Tuesday, October 9, 2012

Nathan Sprint Water Bottle

I am the camel of my family. My wife, stepdaughter, daughter, and I all run. For whatever reason, I am the one who can go with the least water on a run. On our recent trail run, of one hour and forty minutes I carried the Nathan Sprint hand held water bottle, and my wife wore the Nathan Speed 4R Energy Belt. We each had enough fluid for the run even though she used three times as much as I did. (Those links go to our local specialty running store, Trax Running for two reasons, they are our local specialty running store and I like to support the locals and they are really awesome there. They have not provided me any compensation whatsoever, I just like them.)

I thought I would review these two products on my blog I'll start with what they share in common, the bottle itself, I'll go into the specifics of the sprint here, then review the Speed 4R in another post.


Nathan Sprint
The bottle is a thick, durable, yet easily squeezable plastic and the shape comfortably fits in my hand. The cap is a "race cap" that has a valve rather than a lid you have to open and close. I really like the way the cap works. There is a built in valve so that water doesn't drip out (even upside down) and when squeezed, I get a shot of water that cuts off immediately when I stop squeezing. This makes it very easy to get a drink while running without breaking stride. There have only been two situations in which I have experienced any leakage from the cap. If I squeeze too long, the bottle shape eventually deforms enough that water can leak around the cap. Once, when using the belt on a trail run, I bent over to adjust my shoe, when I bent all the way over the bottle in front was upside down, and as I reached down to remove debris from my shoe, my body squeezed the bottle. So really it worked the way it was supposed to, I turned it upside down and squeezed it, all over my foot.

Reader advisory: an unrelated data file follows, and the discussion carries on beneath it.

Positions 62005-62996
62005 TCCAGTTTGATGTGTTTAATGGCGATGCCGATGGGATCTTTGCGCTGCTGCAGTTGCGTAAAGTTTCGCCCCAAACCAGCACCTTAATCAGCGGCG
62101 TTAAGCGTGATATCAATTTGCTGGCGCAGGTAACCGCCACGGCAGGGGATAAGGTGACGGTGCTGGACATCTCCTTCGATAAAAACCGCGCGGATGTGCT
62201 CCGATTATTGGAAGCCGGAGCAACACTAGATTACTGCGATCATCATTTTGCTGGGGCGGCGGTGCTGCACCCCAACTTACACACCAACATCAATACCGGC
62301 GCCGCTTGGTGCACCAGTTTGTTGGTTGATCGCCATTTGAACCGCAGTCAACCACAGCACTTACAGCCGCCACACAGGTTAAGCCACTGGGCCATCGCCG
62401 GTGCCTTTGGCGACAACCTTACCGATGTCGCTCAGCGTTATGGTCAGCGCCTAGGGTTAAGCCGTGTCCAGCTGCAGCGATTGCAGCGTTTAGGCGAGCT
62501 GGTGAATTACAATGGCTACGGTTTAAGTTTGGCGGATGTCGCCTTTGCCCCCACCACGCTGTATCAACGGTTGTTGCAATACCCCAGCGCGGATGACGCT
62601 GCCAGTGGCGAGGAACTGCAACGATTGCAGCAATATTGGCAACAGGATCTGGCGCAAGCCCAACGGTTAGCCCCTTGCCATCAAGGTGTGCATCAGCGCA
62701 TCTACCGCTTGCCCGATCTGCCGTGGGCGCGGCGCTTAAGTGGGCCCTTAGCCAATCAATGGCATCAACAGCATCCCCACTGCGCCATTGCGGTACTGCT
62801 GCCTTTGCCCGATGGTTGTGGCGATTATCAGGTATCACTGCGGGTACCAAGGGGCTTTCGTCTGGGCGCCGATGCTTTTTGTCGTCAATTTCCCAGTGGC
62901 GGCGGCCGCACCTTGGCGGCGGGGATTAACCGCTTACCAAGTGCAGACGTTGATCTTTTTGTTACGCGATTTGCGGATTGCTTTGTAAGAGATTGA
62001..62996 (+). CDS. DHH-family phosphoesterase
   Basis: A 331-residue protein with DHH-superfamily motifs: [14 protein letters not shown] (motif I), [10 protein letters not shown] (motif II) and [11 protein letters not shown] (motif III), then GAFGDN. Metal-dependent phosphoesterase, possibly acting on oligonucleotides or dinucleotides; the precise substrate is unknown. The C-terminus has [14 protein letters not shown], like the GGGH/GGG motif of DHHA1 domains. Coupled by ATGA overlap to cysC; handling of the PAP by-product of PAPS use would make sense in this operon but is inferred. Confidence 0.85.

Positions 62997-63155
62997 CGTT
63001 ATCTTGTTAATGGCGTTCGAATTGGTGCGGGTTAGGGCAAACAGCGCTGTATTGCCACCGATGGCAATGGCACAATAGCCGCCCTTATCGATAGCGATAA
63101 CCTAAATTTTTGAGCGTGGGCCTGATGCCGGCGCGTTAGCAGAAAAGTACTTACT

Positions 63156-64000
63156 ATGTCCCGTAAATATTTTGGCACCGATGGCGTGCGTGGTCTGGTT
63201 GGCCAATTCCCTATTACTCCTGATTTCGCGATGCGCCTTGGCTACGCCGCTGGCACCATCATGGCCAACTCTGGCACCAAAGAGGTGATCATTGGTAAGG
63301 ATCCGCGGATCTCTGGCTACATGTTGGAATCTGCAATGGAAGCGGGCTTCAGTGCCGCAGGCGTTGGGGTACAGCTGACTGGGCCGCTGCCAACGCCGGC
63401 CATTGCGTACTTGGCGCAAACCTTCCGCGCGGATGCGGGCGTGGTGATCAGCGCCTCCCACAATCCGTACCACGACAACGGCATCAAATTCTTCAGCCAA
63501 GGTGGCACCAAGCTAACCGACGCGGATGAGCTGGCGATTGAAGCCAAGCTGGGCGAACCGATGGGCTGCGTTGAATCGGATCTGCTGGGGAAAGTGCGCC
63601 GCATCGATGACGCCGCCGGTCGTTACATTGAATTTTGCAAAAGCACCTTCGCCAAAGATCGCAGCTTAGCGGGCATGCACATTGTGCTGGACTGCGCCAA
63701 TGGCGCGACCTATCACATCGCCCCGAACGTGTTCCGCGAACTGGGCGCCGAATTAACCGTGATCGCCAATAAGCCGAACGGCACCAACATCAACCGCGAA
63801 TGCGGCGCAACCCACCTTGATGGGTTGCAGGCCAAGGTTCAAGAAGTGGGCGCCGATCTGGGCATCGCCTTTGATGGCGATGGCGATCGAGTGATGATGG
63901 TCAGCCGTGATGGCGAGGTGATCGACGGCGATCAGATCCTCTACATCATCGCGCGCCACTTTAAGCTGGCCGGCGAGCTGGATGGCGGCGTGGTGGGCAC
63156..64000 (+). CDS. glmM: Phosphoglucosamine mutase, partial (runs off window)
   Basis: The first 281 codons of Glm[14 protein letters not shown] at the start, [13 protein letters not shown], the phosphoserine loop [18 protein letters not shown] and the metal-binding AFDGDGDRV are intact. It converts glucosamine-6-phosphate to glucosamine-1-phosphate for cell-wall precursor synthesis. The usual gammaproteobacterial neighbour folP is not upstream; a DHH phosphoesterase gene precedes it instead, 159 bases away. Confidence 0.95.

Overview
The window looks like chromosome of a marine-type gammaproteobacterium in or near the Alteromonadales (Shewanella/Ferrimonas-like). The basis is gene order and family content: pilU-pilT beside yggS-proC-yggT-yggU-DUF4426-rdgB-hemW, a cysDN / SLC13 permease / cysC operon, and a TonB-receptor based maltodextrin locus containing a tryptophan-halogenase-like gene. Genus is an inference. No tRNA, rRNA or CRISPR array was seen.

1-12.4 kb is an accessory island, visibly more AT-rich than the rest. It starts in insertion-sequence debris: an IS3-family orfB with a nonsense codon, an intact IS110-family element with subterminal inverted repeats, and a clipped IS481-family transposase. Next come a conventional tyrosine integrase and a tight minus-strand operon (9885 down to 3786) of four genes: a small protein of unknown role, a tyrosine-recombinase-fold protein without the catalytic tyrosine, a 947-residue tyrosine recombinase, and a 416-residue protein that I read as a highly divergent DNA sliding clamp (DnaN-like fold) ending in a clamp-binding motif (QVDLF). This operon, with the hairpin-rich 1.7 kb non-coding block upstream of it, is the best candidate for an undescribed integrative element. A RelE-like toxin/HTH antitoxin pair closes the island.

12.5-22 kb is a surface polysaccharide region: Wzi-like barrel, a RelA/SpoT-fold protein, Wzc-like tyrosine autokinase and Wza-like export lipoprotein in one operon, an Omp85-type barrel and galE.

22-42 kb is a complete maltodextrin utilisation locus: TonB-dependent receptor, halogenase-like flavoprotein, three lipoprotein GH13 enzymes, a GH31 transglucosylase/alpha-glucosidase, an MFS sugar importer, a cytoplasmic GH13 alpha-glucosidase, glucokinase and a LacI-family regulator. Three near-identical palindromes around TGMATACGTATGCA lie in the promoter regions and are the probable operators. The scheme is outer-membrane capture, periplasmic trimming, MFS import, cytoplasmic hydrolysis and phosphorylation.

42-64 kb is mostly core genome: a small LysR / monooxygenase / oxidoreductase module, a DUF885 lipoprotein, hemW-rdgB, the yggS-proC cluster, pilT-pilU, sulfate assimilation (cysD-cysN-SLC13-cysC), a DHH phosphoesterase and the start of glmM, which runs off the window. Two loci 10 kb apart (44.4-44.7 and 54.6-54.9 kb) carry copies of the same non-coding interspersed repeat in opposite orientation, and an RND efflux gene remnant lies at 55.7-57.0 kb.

The handheld Sprint bottle (let me start by saying that I hate carrying a handheld bottle) is actually very comfortable to carry. And includes an ID card you can fill out with emergency contact information. On one of my family trail runs at Mammoth Cave I carried the Sprint for over an hour on this run. Ordinarily, if I am forced to carry something in my hand, I swap it back and forth between hands pretty regularly, but on this run I was holding the dog's leash in one hand and the water bottle in the other so it stayed in my hand until I emptied it, then I stowed it in the dog's pack.

The plastic of the bottle, the shape of the bottle, and the material in the handstrap were obviously well planned and designed. I had this in my hand for over an hour and for the most part I was able to forget I was carrying it. There was no rubbing, chafing, no hotspots on my hand. I never experienced any sliding or slipping of my grip. The strap is quickly and easily adjusted for fit via a hook and loop fastener. My biggest requirement for carrying a water bottle (other than it has to hold water) is that I need to not be troubled with it. This bottle's design was perfect in that regard. The only adjustment I made on the run was I took it off when I was finished with it. If I had not had Jack along I would have just left it in my hand and forgotten about it.\

So, the nitty gritty.

Pros
Lightweight bottle (it gets lighter as you drink!)
Comfortable in the hand.
No rubbing or chafing.
ID included.
 
Cons
Well, I guess the only con is you do have to carry it.